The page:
The DNS solver requires inputs
The DNS solver requires inputs for Ea and K0 in "BOXTURBDICT" and for U0sigma, U0alpha, U0kupper and U0lower in "turbulence properties".
I want to simulate a turbulent flow for a known integral length scale and turbulent rms velocity and then apply it to a combustion event. I assume I can estimate these inputs from this and the thermodynamic state of the fluid. How do I go about that?
I have found some bits around and could have a guess at their meaning, however its always best to ask especially as it takes me weeks to find a solution. I would like to find the exact definitions of these parameters from literature or a website. Can anybody help?
I am happy to update the WIKI once I understand it all. I am sure others having the same problems.
I`d welcome any input from oth
I`d welcome any input from others who have been through the same process.
Here is my progress to date.
The turbulence spectrum appears to be based on the following equation.
That was easy enough.
However, the inputs for "turbulenceProperties" appear to be more difficult to define. They appear to be linked to the forcing of turbulence.
I have traced the terms U0sigma, U0alpha, U0kupper and U0lower back to UOprocess.C but cannot find the definition of each of these terms or any literature describing them.
My best guess at the moment is that U0kupper and U0lower are the maximum and minimum wavelengths used to excite the turbulence. I still cannot work out what U0sigma and U0alpha are exactly. Any help would be greatly appreciated.
UO process uses an Uhlenbeck-O
UO process uses an Uhlenbeck-Ornstein stochastic process to generate a stream of random numbers - or rather not quite random as they are stochastic, and so each number is partly related to the one preceeding it. Sigma and alpha are the two parameters in the UO process, controlling the variance and mean (I think) respectively. Have a look at
for more details. Unfortunately there are various different definitions of the process with different scalings for alpha and sigma, and I'm not clear which reference was used for the original algorithm; I always have to sort through the code to work out the precise definition.
Thank you for your help. I
Thank you for your help.
I am still having problems with the DNS though. My solution always becomes unstable. Below is a summary of my problem.
Geometry 5mm x 5mm square 2 "cyclic" patches and an "empty" for the 3rd dimension
256x256 grid size
UOsigma = 0.1
UOalpha = 0.8
U0Kupper = 300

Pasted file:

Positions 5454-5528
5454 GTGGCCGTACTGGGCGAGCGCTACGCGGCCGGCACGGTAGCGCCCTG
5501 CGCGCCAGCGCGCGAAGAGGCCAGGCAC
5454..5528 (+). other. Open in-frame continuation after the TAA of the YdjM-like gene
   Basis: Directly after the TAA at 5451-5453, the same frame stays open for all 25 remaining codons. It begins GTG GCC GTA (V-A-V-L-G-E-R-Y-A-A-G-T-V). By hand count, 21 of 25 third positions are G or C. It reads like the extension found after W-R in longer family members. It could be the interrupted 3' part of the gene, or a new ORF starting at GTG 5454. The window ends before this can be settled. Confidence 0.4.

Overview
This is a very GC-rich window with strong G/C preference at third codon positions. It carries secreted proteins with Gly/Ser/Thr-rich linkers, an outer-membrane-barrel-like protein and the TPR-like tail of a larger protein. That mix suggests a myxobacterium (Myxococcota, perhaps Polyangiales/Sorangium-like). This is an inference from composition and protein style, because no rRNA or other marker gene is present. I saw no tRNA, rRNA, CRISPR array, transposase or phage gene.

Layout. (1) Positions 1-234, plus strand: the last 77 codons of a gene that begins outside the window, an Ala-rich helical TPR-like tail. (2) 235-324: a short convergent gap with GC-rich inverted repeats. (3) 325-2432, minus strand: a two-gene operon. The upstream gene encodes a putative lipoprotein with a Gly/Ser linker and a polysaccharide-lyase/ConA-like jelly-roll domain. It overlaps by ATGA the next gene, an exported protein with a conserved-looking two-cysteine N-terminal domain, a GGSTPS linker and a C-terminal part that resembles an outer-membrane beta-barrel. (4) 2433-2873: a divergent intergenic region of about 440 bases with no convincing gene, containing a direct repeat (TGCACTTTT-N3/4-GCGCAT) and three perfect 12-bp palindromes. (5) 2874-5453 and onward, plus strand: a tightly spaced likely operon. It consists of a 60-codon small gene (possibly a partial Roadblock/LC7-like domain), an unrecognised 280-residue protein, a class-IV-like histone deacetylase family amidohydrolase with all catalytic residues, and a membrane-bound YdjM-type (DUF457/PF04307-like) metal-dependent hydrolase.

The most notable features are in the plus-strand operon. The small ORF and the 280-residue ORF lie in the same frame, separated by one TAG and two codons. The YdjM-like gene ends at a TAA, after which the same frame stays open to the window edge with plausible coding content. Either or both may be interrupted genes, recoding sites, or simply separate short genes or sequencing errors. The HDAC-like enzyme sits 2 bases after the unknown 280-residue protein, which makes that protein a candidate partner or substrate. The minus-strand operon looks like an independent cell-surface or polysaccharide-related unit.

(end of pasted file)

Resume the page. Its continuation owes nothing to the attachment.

U0Klower = 7
My K and Epsilon slowly grow until there is no solution. I have tried reducing the timestep and tuning each input to no use. Any ideas?
Are you by any chance doing a
Are you by any chance doing a 2-D DNS simulation? This will (of course) not work, as the physics is all wrong. If you are doing 3-D as you should, you should not be using empty patch type.
boxTurbDict seems to never be
boxTurbDict seems to never be accessed. I am a bit confused about the magnitude of the forcing in the current version.
Hi, I am trying to create a bo
Hi, I am trying to create a box with initial turbulent. I have the box dimention and Vrms, I don't know how to relate them to Ea and K0. the formula which is presented here for turbulence energy spectrum [E(k)= (Ea*(k/k0)**4)exp(-2.0*(k/k0)**0.5)] is not clear for me, I will be very grateful if some one can clue me in on this problem.
are you still working on this. Since now I just begin with DNS and am facing the same problem as yours here. Would be nice, if you can show me how to overcome this.
Thanks in advance,
I know this is old, but I would love to know if anyone got anywhere,
I am guessing that sigma and alpha are the variance and mean, but I do not know how they relate to the taylor Re. This is what I would LOVE to know!
boxTurbDict controls the application boxTurb which generates the initial conditions on velocity.
This I don't think is too important as the forcing will eventually send the simulation to the correct Re.
The upper limit on K seems very large, as in you are forcing too much of the spectrum and this could well be the simulation is blowing up.
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